Insulating water lines - pass cost on to tenant?

12 Replies

I currently owner occupy a 2 unit.  With winter being here, I plan to insulate the water lines. The question is do I go ahead and insulate the tenants lines on "my" dime, or ask would they want their lines done and pass the cost on to them?

That's an owner responsibility.

If you own the property it's your responsibility.

Wonder what your thinking is on this? If you don't insulate the pipes for the tenant unit and there is a break and/or damage, it's not like you can charge the tenant for repairs.  You're not doing the tenants a favor by insulating pipes.  You're pro-actively protecting/preserving your own property.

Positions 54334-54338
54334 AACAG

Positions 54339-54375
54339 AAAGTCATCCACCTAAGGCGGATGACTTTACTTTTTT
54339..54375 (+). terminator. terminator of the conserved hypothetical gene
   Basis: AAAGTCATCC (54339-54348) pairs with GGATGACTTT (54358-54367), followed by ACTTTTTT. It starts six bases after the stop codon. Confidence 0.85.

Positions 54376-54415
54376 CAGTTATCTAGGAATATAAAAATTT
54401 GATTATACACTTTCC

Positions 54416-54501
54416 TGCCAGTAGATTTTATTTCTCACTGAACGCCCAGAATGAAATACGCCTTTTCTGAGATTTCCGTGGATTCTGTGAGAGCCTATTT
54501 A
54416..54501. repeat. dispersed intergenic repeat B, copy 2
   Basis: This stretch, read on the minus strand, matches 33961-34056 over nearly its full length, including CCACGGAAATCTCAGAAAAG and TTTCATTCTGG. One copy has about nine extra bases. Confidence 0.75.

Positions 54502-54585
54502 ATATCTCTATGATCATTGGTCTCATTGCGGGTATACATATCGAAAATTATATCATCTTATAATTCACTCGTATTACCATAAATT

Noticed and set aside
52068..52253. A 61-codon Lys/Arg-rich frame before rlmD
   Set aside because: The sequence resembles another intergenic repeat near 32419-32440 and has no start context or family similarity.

It is my understanding that all tenants are required to do is whatever is customary to avoid frozen pipes.   If they do that -- like keep heat at decent range and open cabinet door to sinks to prevent freezing on cold nights or whatever, then the pipes freeze anyway, you are likely the one paying for the repairs, not them.  I'd make sure my pipes were insulated to avoid issues in the first place.  I also make sure outside spigots are turned off and drained.  And I have a clause in my lease that states tenant agrees to keep heat on at no less than 58 degrees in cold weather to avoid the idiots who go on vacation in winter and turn the heat off.  That happened to a friend of ours long ago, and, while he did get a large judgment against the tenant after the pipes froze, he never collected anything.  So I'm kind of annoying in stressing the importance of heat in the winter to my tenants during the lease signing.    

Originally posted by @Lynn M. :